Expand your world.

ARTS & SCIENCES brings together people who value discovery, engagement, and action. Tell us what you're curious about, and we'll help you make your mark:

From Antarctica:  scientists travel to McMurdo Station to study climate change and cosmic rays.

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We apply critical and creative thinking beyond the task at hand, testing new approaches to challenges facing our world. Tell us what you’re curious about, and we’ll help you make your mark:

From Performing Arts: a student in the MFA program in dance prepares for a performance.

Brookings archway

Pursue excellence.

We’re motivated by a desire to discover solutions to big problems. Tell us what you’re curious about, and we’ll help you make your mark:

From Campus: students in the historic Brookings archway


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Faculty Spotlight: Geoff Childs

Geoff Childs, a professor in the Department of Anthropology, uses anthropological demography to explore what happens to a community when the majority of young people move out for education.

Mariel Ehrlich

Student Spotlight: Mariel Ehrlich

Mariel Ehrlich, a junior who is double majoring in sociology and Latin American studies, talks about her time abroad in Lima, Peru and how studying Spanish has changed her perspective on what it means to be a global citizen.

Adam Archibald

Graduate Student Spotlight: Adam Archibald

Scientists find gravity very puzzling. For one thing, they don’t understand why it is so weak; that is, why it takes so much stuff (like a planet’s worth) to generate much gravitational force. Perhaps, they say, it is leaking out of our universe. Physics graduate student Adam Archibald explains how this could be and describes an experiment to detect leaks.

the ampersand

Stories Of Incredible People, Research, Learning, and Leadership Happening In Arts & Sciences

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Frog love, economics, and the decoy effect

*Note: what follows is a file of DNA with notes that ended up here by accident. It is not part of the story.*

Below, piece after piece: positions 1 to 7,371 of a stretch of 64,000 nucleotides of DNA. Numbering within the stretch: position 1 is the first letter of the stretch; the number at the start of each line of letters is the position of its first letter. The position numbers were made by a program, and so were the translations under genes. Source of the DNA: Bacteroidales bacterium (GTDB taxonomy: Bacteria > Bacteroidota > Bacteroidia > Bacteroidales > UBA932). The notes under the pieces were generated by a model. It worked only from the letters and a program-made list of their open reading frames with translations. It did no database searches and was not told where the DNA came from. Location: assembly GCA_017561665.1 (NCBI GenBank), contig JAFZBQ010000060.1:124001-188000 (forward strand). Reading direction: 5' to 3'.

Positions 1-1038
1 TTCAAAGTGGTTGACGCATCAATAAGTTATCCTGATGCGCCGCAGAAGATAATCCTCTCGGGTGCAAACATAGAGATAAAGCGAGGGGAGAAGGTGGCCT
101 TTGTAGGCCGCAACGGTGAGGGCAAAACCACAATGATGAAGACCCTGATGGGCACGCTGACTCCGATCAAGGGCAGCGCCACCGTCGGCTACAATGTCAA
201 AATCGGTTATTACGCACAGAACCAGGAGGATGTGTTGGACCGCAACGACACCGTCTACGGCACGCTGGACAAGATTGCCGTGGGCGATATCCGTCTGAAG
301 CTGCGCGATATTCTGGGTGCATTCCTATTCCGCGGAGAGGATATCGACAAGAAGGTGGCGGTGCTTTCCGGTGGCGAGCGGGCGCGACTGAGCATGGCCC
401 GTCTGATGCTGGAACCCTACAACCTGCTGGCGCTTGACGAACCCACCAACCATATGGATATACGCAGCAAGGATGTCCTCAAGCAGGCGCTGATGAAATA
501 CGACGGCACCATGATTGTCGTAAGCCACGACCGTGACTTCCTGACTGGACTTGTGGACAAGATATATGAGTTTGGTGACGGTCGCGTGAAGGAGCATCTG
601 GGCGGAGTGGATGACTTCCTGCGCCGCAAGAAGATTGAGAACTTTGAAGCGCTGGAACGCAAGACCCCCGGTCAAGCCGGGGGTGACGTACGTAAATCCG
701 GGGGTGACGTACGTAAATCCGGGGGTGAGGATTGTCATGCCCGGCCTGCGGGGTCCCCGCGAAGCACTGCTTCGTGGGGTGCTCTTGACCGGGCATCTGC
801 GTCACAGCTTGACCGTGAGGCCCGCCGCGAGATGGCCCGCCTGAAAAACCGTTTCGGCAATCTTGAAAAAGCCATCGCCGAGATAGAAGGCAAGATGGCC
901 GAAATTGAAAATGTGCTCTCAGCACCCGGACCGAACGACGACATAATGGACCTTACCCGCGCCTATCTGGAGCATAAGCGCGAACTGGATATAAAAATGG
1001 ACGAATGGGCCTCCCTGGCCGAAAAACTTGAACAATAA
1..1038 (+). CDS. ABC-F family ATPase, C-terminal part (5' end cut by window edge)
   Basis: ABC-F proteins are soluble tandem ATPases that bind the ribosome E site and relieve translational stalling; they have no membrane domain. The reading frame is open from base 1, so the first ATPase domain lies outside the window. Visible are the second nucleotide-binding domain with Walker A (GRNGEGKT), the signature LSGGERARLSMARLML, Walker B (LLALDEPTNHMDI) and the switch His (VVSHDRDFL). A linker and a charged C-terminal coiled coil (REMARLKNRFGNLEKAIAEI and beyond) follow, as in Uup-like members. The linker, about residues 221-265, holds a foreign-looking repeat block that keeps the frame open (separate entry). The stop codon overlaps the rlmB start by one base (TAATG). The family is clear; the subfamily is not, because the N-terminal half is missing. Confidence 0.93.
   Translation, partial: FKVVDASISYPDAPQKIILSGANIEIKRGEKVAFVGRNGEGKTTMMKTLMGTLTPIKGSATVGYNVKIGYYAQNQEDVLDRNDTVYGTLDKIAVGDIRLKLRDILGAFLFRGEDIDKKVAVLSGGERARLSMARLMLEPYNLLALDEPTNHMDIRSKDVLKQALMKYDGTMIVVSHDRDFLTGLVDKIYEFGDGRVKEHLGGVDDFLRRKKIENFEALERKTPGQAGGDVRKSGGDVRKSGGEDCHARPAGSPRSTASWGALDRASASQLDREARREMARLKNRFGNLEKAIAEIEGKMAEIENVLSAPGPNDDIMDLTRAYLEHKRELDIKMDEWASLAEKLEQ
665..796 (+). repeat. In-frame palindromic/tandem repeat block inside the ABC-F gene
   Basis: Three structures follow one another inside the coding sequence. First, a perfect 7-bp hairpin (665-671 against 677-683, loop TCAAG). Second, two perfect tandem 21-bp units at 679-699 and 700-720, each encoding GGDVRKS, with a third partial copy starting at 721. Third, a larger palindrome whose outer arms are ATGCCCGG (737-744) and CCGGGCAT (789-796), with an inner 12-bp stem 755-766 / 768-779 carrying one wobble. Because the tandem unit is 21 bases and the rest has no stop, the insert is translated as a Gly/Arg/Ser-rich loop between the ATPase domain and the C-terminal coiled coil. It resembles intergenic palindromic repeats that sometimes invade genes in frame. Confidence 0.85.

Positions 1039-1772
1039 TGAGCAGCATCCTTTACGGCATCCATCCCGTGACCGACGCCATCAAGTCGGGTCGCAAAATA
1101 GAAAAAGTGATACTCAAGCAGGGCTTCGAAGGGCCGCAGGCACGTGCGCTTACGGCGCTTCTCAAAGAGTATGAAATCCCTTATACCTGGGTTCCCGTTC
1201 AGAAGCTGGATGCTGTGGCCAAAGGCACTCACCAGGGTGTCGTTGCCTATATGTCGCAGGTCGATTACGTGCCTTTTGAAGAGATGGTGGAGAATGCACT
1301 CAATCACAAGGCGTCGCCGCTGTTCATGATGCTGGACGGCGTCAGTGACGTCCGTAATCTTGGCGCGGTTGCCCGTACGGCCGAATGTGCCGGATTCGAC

This Valentine's Day, we bring you a story of frog romance and economics - with a side of math and 1960s game shows. Which mate will the frog bachelorette choose, and how does her choice relate to human decision-making? Economist Paulo Natenzon connects the dots.

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Find your path, discover your major

In honor of Major-Minor Welcome Week on Feb. 12-16, four students share their sometimes simple and sometimes meandering journeys to find their majors.

Say Her Name Protests

Police kill unarmed black Americans more often, especially when they are women, study finds

Black Americans, especially women, are more likely to have been unarmed when killed by police than non-black Americans, according to a new study of nationwide data from Odis Johnson. The study is the first in a series of reports from the ongoing Fatal Interactions with Police (FIPS) research project, which includes contributions from public health and biostatistics experts at hospitals and universities.


For the Arts & Sciences Community

Nominations are open for the Gerry and Bob Virgil Ethic of Service Award which recognizes members of the Washington University community who exemplify service and contribution to the St. Louis region. Honorees include alumni, employees, retirees, students and volunteers. The nomination deadline is 5 p.m. Feb. 2.

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Volunteers are being sought for the Memory & Aging Project, an ongoing research study at Washington University. Researchers are looking at the memory and thinking changes that occur as people age. Both healthy individuals and those with memory loss are sought to take part in tests that measure memory and thinking.

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Local Farmer CSA, in partnership with the Office of Sustainability and the Department of Human Resources, now offers CSA (Community Shared Agriculture) crop boxes on the Danforth Campus. Students, faculty and staff can sign up to take part, then pick up a box of fresh produce and other products every other Wednesday.

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